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[U] Commonwealth v. Haep

Superior Court of Pennsylvania

August 14, 2013

COMMONWEALTH OF PENNSYLVANIA, Appellee
v.
CINDY L. HARP, Appellant COMMONWEALTH OF PENNSYLVANIA, Appellee
v.
CINDY L. HARP, Appellant

NON-PRECEDENTIAL DECISION

Appeal from the Judgment of Sentence entered on January 4, 2013 in the Court of Common Pleas of Montgomery County, Criminal Division, Nos. CP-46-CR-0001343-2012, CP-46-CR-0001344-2012

BEFORE: DONOHUE, ALLEN and MUSMANNO, JJ.

MEMORANDUM

MUSMANNO, J.

Cindy L. Harp ("Harp") appeals from the judgment of sentence imposed following her convictions of delivering a controlled substance, possession of drug paraphernalia, and criminal use of a communication facility. See 35 Pa.C.S.A. §§ 780-113(a)(30), 780-113(a)(32); 18 Pa.C.S.A. § 7512(c). Harp's counsel has filed a Petition to withdraw as counsel and an accompanying brief pursuant to Anders v. California, 386 U.S. 738, 744 (1967). We affirm and grant counsel's Petition to withdraw.

On June 6, 2011, Officer Timothy Roeder ("Roeder") met with a confidential informant for the purpose of conducting a controlled buy of the prescription pain-killer Percocet. At the police station, Roeder watched the informant make a telephone call to a number later determined to belong to Harp and listened as the informant arranged to make the purchase. After searching the informant to ensure that he did not possess money or contraband, Roeder provided the informant with forty dollars and drove him to a location near Harp's residence. Roeder and another officer, Robert Stout, watched the informant approach Harp and her adult son. The officers then observed a hand-to-hand exchange between Harp and the informant. The informant returned to the vehicle and provided the officers with eight Percocet pills. Once they returned to the station, the informant was again searched and found to be free of currency or contraband.

Roeder met with the informant again on June 7, 2011, and watched as the informant called Harp to arrange another purchase of Percocet. After the informant was searched and provided with forty dollars, he was driven to a location near Harp's residence. Roeder and Officer Andrew Peifer then observed the informant entering an orange Ford Mustang. After the informant exited the Ford Mustang, the officers kept him under surveillance as he returned to their vehicle, where he provided them with eight Percocet pills wrapped in cellophane. The officers also observed Harp exit the Ford Mustang and return to her residence. Upon their return to the police station, the informant was again searched and found to be free of any currency or contraband.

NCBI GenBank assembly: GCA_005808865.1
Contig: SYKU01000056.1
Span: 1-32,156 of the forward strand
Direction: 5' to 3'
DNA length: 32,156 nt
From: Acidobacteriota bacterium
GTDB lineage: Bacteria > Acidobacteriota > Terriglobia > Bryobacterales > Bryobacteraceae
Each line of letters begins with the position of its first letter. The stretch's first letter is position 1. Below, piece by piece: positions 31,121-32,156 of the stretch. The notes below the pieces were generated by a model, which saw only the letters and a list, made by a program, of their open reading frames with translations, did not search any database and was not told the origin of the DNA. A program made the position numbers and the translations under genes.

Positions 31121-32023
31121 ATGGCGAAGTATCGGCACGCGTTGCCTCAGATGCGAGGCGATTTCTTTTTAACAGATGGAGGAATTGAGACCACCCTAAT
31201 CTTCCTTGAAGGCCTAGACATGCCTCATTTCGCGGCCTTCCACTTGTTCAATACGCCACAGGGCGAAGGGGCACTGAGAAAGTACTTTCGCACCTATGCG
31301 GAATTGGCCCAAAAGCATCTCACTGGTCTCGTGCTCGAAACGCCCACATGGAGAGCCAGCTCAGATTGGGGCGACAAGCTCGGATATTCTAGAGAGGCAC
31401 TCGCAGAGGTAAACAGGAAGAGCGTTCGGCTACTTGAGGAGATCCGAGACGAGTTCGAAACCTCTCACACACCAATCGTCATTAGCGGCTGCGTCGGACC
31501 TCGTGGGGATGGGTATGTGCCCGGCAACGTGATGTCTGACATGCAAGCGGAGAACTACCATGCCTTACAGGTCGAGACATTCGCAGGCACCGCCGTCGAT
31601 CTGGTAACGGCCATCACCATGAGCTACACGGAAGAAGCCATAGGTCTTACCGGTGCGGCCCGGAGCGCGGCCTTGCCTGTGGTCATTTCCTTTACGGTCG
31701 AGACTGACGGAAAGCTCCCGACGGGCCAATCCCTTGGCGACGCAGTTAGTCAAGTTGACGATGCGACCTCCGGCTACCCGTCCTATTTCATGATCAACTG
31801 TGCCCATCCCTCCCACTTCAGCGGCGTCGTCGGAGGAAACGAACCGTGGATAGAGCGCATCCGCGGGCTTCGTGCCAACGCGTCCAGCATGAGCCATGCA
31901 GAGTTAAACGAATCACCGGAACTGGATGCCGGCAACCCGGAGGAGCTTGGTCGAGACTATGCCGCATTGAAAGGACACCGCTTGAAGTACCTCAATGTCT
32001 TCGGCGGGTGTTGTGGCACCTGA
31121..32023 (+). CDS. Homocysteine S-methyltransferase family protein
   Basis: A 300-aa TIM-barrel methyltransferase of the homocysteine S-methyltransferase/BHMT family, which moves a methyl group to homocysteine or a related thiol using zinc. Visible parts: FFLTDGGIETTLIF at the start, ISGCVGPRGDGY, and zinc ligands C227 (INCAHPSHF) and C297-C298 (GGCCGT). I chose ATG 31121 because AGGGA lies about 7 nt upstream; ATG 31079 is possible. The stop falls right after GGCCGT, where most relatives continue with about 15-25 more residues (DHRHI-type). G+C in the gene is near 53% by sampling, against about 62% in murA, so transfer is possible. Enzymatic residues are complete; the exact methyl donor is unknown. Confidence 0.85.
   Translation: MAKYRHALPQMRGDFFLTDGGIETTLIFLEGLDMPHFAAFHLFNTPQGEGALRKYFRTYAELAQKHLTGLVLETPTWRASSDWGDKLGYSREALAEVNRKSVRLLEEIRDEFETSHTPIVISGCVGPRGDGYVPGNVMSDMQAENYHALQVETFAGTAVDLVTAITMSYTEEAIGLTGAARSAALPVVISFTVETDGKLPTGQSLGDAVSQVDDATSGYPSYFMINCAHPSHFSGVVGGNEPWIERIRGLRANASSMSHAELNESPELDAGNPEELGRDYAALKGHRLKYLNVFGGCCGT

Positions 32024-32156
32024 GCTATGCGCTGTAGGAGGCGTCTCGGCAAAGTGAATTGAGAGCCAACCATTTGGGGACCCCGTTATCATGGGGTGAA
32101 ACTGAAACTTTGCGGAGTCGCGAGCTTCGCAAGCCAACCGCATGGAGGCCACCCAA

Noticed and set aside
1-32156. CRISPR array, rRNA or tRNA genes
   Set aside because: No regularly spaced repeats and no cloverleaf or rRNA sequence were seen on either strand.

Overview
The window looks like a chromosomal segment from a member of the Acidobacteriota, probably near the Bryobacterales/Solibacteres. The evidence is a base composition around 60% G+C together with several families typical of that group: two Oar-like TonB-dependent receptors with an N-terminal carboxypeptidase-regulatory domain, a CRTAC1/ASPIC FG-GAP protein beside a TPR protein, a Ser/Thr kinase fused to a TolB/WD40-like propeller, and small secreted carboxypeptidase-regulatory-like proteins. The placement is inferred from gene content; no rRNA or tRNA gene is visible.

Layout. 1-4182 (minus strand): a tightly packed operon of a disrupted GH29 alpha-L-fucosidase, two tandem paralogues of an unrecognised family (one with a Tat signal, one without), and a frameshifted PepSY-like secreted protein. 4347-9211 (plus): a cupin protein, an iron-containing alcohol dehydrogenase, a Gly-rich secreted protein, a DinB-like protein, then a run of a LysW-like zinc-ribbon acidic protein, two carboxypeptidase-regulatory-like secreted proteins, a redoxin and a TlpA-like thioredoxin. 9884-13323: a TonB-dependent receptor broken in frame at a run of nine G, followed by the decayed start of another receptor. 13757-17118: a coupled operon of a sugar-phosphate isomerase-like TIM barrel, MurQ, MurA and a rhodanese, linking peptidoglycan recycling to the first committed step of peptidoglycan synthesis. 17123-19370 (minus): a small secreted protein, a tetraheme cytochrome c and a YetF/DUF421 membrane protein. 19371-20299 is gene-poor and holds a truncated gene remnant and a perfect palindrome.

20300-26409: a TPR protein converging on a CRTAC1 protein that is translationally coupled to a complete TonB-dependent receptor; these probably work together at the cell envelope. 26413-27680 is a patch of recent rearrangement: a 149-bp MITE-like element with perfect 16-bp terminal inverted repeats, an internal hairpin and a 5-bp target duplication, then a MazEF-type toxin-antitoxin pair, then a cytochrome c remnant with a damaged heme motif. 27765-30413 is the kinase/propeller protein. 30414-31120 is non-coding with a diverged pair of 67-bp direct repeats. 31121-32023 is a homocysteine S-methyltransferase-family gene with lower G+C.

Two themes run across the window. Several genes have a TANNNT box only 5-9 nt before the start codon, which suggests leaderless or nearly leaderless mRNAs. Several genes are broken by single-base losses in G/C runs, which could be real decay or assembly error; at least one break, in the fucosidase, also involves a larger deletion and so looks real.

On December 7, 2011, the police arrested Harp and her son. After the police provided Harp with her Miranda warnings, Harp signed and initialed a Constitutional Rights Form, acknowledging that she was given her rights and understood those rights.[1] Harp then gave a formal statement to police admitting that she had sold the informant prescription Percocet on two occasions, once while inside of her Ford Mustang, and that she had received either twenty or forty dollars each for the pills.

After a preliminary hearing, Harp, through counsel, filed an omnibus pre-trial Motion seeking to suppress Harp's statement to the police based upon the fact that her purported signature on the Constitutional Rights Form was forged. On January 4, 2013, the Honorable Joseph A. Smyth conducted a hearing on the Motion to suppress. At the suppression hearing, Detective Sergeant Steven James Ziegler ("Ziegler") testified that prior to speaking with Harp, he advised her of her Miranda rights, both orally and in writing, and that she acknowledged her rights by initialing next to each paragraph and signing the Constitutional Rights Form. Harp introduced various court documents that she had signed to demonstrate that her signature was not on the Constitutional Rights Form. After reviewing the evidence, the trial court denied Harp's Motion to suppress, finding that Harp had signed the Constitutional Rights Form and had been advised of her Miranda rights.

The case proceeded to a bench trial, after which the trial court found Harp guilty of the above-mentioned crimes. Subsequently, Harp was sentenced to two concurrent prison terms of two to four years, followed by one year of probation, and a $5, 000 fine. Harp filed a timely Notice of appeal. Pursuant to a court Order, Harp's counsel filed a Statement of intent to file an Anders brief in lieu of a Pennsylvania Rule of Appellate Procedure 1925(b) Concise Statement.

On appeal, Harp's counsel has filed a brief pursuant to Anders that raises the following questions for our review:

[1.] Did the trial court err in denying [Harp's] Motion to suppress her statement to police?
[2.] Did the Commonwealth present sufficient evidence to support [Harp's] convictions for delivery of a controlled substance, criminal use of a communications facility, and possession of drug paraphernalia?
[3.] Is the sentence of two to four years of incarceration imposed upon [Harp] for her conviction of delivery of a ...

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